well known tonic piopertiesof QUININE
and IRON. It acts on the Liver, Drives
out Malaria, Enriches the Blood and
Builds up the Whole System. 50 cents.
3ar for lien and Boys
son is upon us. Now is the time to
ardrope with light weight apparel,
ai from head to foot in dependable
ght early from the leading manu
bers. We buy only the best, so when
ou know the quality is dependable,
new spring suit of the latest style
have a large assortment to select
Crossett Oxfords. Nothing better
We also sell the Selz-Schwab Shoes.
Underwear, Hosiery and Neckwear
of New Spring Hats-the nobbiest
)RN & MIMS
F. E. GIBSON, President
LANSING B. LEE, Sec. and Treas.
FARMERS, MERCHANTS, BUILDERS,
If you are going to build, remodel or repair,
we invite your inquiries.
COMPLETE HOUSE BILLS A SPECIALTY.
We manufacture and deal in doors, sash, blinds
stairs, interior trim, store fronts and fixtures,
pews, pulpits, etc., rough and dressed lumber,
lath, pine and cypress shingles, flooring, ceiling
Distributing agents for Flintkote roofing
Estimates cheerfully and carefully mane.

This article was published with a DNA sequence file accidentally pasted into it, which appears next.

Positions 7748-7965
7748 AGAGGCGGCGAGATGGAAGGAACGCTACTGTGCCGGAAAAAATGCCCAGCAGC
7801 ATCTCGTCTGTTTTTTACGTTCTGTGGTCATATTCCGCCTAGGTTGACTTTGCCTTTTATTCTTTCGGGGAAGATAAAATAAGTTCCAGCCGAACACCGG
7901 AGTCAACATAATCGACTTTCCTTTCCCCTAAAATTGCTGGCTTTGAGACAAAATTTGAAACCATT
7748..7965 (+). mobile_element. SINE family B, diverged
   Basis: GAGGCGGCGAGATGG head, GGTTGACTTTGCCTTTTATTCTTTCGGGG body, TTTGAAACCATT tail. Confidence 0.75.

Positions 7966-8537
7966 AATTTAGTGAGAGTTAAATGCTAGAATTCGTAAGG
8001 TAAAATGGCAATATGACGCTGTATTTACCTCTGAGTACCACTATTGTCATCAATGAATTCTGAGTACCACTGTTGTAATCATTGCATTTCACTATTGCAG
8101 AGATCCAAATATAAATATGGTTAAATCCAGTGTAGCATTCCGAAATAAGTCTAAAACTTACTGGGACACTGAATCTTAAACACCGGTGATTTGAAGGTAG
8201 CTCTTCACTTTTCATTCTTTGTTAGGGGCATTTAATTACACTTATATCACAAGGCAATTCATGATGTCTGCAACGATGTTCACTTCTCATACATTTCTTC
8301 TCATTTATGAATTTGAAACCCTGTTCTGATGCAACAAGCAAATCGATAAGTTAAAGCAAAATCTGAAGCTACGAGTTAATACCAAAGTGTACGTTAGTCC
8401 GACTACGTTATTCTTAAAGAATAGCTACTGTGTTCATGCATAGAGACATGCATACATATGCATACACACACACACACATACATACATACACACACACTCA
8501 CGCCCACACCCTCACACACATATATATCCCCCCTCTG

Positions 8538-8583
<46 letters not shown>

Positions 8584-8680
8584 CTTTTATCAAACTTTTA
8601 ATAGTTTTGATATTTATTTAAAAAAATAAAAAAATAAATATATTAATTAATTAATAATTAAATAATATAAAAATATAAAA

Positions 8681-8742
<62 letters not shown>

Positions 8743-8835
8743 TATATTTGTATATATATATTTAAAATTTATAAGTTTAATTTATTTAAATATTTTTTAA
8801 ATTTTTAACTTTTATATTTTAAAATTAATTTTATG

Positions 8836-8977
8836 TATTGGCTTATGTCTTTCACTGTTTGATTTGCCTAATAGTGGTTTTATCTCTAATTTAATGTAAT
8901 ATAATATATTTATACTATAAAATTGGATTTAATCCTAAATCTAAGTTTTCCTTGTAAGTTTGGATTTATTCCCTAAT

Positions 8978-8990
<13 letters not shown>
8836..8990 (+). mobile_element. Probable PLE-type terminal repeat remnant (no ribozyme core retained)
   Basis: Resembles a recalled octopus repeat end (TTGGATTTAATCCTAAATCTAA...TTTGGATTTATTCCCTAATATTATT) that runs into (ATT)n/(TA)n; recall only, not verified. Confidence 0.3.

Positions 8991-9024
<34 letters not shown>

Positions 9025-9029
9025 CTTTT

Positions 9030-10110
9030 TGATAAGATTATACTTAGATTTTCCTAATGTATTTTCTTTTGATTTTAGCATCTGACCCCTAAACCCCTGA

Woodard Lumber Co.
Corner Roberts and Dugas Streets.
Our Motto: euaiity
tual Insurance Associ
Property Insured $2,500,000.
WRITE OR CALL on the un
dersigned for any information you
may desire about our plan of insur
We insure your property against
FIRE, WINDSTORM or LIGHT
and do so cheaper than any Com
pany in existence.
Remember, we are prepared to
prove to you that ours is the safest
and cheapest plan of insurance
Our Association is now licensed
to write Insurance in the counties
of Abbeville, Greenwood, McCor
mick, Laurens and Edgefield.
The officers are: Gen. J. Frasei
Lyon, President, Columbia, S. C.
J. R. Blake, Gen. Agt., Secy. &
Treas., Greenwood, S. C.
A. O. Grant, Mt. Carmel, S. C.
J. M. Gambrell, Abbeville, S. C.
Jno. K. Childs, Bradley, S. C.
A. VV. Yonngblood, Hodges, S. C.
S. P. Morrah, Willington, S. C.
L.N. Chamberlain, McCormick, S."C.
R. H. Nicholson, Edgefield, S. C.
F.L. Timmerman, Pin't. Lane, S. C.
J. C. Martin, Princeton, S. C.
W. H. Wharton, Waterloo, S. C.
J. R. BLAKE, Gen. Agt.
Greenwood, S. C.
Jan. 1st, 1917.
AND LIVE STOCK
Your business will be given
careful attention and appreciated
J. T. Harling
At the Farmers Bank, Edgefield
'BITTERS AND KIDNEYS
ARRINGTON BROS. & CO.
Wholesale Grocers and Dealers in
Corn, Oats, Hay and all
Kinds of Seeds
Corner Cumming and Fenwick Streets
On Georgia R. R. Tracks
YOUR PATRONAGE SOLICITED
?SP" See our representative, C. E. May.